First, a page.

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President Obama takes a break from shopping for Christmas gifts at a Best Buy in Alexandria, Virginia to pose for a photograph (White House photo)
 
Quinnipiac. March 13-18. Virginia RVs. ±3.1%. (Feb results.)
Obama: 50 (47)
Romney: 42 (43)
President Obama has doubled his lead in the past month alone, but it's also worth pointing out that Romney had previously led in Virginia by 2 points in September, 1 point in October, and 2 points in December.

Part of the explanation here is that the Republican primary has had a toll on Mitt Romney's favorability rating.

Mitt Romney Net Favorability:
Oct 2011: +9 (38/29)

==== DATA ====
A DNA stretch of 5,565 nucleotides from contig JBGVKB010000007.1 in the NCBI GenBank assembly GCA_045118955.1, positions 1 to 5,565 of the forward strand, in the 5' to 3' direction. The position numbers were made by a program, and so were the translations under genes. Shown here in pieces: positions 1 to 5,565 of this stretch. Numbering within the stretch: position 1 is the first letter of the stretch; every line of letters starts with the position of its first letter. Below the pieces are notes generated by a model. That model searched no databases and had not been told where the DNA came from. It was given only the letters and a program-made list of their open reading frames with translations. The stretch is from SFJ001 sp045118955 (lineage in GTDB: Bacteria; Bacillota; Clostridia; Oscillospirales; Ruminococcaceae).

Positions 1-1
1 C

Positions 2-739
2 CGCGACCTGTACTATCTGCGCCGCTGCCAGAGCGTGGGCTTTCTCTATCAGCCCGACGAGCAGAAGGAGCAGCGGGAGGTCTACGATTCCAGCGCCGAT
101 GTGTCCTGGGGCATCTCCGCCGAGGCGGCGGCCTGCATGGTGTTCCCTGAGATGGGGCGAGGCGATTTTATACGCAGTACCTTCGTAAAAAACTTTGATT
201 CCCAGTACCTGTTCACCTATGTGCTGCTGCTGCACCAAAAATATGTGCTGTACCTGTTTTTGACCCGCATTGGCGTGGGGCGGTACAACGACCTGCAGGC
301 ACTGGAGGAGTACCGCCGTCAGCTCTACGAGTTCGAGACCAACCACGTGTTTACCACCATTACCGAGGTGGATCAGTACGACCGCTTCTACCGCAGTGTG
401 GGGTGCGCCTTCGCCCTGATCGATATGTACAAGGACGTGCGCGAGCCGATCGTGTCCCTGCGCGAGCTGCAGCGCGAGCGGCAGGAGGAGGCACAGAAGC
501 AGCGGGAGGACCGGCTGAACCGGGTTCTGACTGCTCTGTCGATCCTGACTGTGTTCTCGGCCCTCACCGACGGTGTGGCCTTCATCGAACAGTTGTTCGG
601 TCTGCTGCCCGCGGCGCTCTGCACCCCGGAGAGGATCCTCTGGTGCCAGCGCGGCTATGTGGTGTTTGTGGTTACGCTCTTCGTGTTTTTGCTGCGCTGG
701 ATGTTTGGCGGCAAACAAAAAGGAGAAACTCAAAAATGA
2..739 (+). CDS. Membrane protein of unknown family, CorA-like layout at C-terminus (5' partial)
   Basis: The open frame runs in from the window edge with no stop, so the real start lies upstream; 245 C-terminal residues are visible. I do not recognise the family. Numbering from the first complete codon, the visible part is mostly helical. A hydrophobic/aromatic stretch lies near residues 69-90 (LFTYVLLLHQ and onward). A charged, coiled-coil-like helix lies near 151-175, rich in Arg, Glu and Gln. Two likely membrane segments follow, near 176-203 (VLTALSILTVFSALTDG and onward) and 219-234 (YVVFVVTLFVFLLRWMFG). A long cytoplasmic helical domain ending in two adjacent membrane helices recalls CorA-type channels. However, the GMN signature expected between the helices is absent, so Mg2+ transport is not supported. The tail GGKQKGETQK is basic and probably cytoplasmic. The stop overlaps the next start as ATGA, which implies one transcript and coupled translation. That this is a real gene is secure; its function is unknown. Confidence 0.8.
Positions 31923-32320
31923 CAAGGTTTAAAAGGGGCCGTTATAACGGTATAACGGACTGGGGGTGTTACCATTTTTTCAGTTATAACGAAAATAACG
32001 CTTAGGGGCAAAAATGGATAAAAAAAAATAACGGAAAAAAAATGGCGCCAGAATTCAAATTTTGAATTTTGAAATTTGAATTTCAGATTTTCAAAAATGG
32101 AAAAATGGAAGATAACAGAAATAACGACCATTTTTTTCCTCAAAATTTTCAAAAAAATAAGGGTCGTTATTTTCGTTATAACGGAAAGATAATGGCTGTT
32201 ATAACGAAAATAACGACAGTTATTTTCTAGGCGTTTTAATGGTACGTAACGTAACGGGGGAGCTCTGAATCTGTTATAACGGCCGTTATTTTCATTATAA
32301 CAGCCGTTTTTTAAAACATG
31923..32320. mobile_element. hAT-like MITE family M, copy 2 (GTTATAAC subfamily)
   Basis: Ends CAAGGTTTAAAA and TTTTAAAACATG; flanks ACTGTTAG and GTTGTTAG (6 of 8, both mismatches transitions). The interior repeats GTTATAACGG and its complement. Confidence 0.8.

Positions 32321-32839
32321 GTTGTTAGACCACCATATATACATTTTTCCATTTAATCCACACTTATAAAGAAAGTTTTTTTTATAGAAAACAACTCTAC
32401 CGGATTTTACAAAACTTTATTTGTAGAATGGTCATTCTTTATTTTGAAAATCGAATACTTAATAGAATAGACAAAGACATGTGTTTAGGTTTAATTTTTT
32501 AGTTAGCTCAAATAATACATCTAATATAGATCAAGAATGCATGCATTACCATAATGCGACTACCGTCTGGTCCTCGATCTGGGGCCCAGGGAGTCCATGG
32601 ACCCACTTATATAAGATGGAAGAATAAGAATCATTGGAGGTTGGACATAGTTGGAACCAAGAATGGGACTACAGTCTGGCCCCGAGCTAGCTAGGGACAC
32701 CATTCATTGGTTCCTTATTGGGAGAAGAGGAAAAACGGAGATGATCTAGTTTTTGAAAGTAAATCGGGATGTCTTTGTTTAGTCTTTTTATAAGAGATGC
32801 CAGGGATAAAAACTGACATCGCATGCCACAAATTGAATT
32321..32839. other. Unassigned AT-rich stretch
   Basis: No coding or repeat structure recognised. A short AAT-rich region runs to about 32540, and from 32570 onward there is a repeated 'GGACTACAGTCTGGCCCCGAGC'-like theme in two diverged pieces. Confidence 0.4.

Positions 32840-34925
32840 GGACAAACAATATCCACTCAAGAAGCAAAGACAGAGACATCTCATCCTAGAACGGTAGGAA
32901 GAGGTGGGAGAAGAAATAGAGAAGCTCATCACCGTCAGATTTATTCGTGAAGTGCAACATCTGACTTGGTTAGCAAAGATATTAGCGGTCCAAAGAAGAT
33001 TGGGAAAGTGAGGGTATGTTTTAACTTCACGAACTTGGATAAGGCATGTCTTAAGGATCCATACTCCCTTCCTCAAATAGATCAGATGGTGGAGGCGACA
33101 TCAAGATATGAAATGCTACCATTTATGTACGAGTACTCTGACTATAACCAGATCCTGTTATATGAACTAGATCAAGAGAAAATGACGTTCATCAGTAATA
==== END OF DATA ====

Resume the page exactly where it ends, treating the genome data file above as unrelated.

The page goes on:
Dec 2011: +10 (37/27)
Feb 2012: +4 (43/39)
Mar 2012: -7 (36/43)
But this isn't just about Mitt Romney—President Obama is gaining popularity, a point that can't be made often enough:
President Obama Net Favorability:
Oct 2011: -4 (45/49)
Dec 2011: -2 (45/47)
Feb 2012: +3 (50/47)
Mar 2012: +7 (51/44)
The poll poured some cold water on Virginia Governor Bob McDonnell's vice presidential aspirations: with him on the ticket, Romney gained just 1 point.

The survey also showed Democrats were more enthusiastic than Republicans, with a net +19 margin between those saying they were more enthusiastic than normal compared with those saying they were less enthusiastic. The Republican margin was +15. Of note: while just 14 percent of Democrats said they were less enthusiastic than normal, 26 percent of Republicans said they were less enthusiastic than normal.

Originally posted to Daily Kos Elections on Tue Mar 20, 2012 at 06:31 AM PDT.

Also republished by Virginia Kos and Daily Kos.

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